Copy of newsletter sent to Newstalk’s Moncrieff show on Jan 28th 2011
This week we’ve had Australia day (26th Jan) and to mark it Wine Australia hosted a small but interesting tasting event in Dublin while the week previously they put on a major event in London featuring over 600 wines.
Not to be out done, their neighbours and rivals across the Tasman Sea,New Zealand, also hosted a major tasting in Dublin, even though their national day, Waitangi day, is not until February 6th.
It was a good opportunity to get a snap shot of both industries. The Australians, rightly, would like to challenge the public perception of what they are good at. In this market, and others too, they are best known for their big brand everyday red and whites for under a tenner, but actually there’s a wealth of really fine regional styles that we should be looking at made by smaller producers and yes of course they cost more than a tenner, but so too do classics from France or Italy.
They would like you to look at what they call ‘Regional Heroes’ like Semillon from the Hunter Valley, Chardonnay or Sauvignon Blanc from the Adelaide Hills, Semillon & Sauvignon blends from Margaret River, Riesling from Clare or for reds Cabernet from Coonawarra, Shiraz from an array of areas like Barossa, McLaren Vale or Hunter Valley and Pinot Noir from cooler climates of Victoria like the Yarra Valley, Mornington Peninsular, Gippsland or Geelong or even cooler over in Tasmania.
There’s plenty to enjoy and I’d urge you to be adventurous and spend more than a tenner. For more info go to www.wineaustralia.com
The New Zealanders too tried to challenge popular perceptions. We know them best for their pungent Sauvignon Blancs but they’d like us to think that they’re not just a one trick pony. In recent years their repertoire has expanded as they’ve gained a reputation for fine, if expensive, Pinot Noir, particularly from Central Otago and great strides have been made with aromatic whites like Riesling and Pinot Gris. Interestingly though, there was a feature table at the tasting that had all sorts of interesting things I had no idea that grew there such as Arneis, Montepulciano and Tempranillo.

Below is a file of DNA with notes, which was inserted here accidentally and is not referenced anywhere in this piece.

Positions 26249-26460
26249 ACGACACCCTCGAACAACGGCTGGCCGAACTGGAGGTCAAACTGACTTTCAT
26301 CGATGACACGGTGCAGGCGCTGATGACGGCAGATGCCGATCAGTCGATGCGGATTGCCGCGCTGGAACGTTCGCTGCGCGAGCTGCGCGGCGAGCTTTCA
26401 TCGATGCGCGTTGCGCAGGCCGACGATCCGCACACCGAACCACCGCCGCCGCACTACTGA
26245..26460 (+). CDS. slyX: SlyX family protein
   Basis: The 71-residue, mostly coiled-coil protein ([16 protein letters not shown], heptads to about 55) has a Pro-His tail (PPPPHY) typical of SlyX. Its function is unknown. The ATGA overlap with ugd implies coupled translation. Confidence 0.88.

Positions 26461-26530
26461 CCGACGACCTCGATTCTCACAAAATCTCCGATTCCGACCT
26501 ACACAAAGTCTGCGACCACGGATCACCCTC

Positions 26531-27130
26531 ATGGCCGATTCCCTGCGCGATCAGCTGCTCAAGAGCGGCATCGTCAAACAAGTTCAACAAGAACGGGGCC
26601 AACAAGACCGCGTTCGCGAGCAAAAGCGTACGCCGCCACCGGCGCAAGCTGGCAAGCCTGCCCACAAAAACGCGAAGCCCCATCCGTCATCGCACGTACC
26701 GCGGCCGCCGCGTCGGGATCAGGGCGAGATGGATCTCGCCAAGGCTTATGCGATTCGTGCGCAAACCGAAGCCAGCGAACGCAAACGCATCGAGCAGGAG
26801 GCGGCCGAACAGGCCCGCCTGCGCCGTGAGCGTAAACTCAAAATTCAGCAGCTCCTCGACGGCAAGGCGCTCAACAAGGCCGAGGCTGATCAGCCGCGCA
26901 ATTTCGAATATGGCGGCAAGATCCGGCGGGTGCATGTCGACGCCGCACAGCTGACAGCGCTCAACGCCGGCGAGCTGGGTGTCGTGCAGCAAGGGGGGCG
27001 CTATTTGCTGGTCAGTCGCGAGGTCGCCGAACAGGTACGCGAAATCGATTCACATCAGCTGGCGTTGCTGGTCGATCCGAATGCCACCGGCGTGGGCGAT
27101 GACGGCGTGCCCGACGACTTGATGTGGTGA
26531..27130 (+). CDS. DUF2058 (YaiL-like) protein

The grape most likely to succeed though for me and what I expect will be their next big thing is Syrah, a.k.a. Shiraz in Australia. It works in hot climates but also in relatively cool-ish climates too. It won’t suit everywhere but Hawkes Bay on the North Island and Gimlett Gravels in particular has made great strides with it in recent years. Craggy Range has led the way with this grape and they are superb but Man O’War from Waiheke island off of the Auckland coast have produced a cracker with their ‘Dreadnought’ 2008.
It showed well at the NZ tasting but curiously even better at the Australia tasting a couple of days later. The Australians featured a blind line up of 30 Syrah/Shiraz and included a few ringers. I don’t think they expected that one of them, the Man O’War would arguably be the best one there!
Wines Tasted on the Show
McWilliams Mount Pleasant ‘Elizabeth’ Semillon 2005, Hunter Valley, Australia. Tesco €10 reduced from €19.99.
I’m very sceptical of supermarket half price offers but for once this is more genuine than most. This is a classic style and age brings extra depth of flavour. Look for lime and lemon flavours and with a toasty character. Hunter Semillon is a unique unoaked style that is fresh and fruity when young but ages well for 20 years.
Man O’War Dreadnought Syrah 2008, Waiheke Island, NZ, O’Briens €29.99.
Not cheap, but this is top class wine with perfumed dark fruits and a sprinkle of white pepper and a dash of oak and good length. Trust me, you should, treat yourself. What would you get at this price in a restaurant? Nothing very special so stay in cook a peppered steak and enjoy this instead.
Tasmanian Pinot Noir 2009, Marks & Spencer €14.99.
Pinot Noir only really works in a cool-ish climate and Tasmania is certainly offers that and the result is the grape’s classic cherry and raspberry fruit flavours with a refreshing acidity. Try it with grilled salmon, duck or chicken.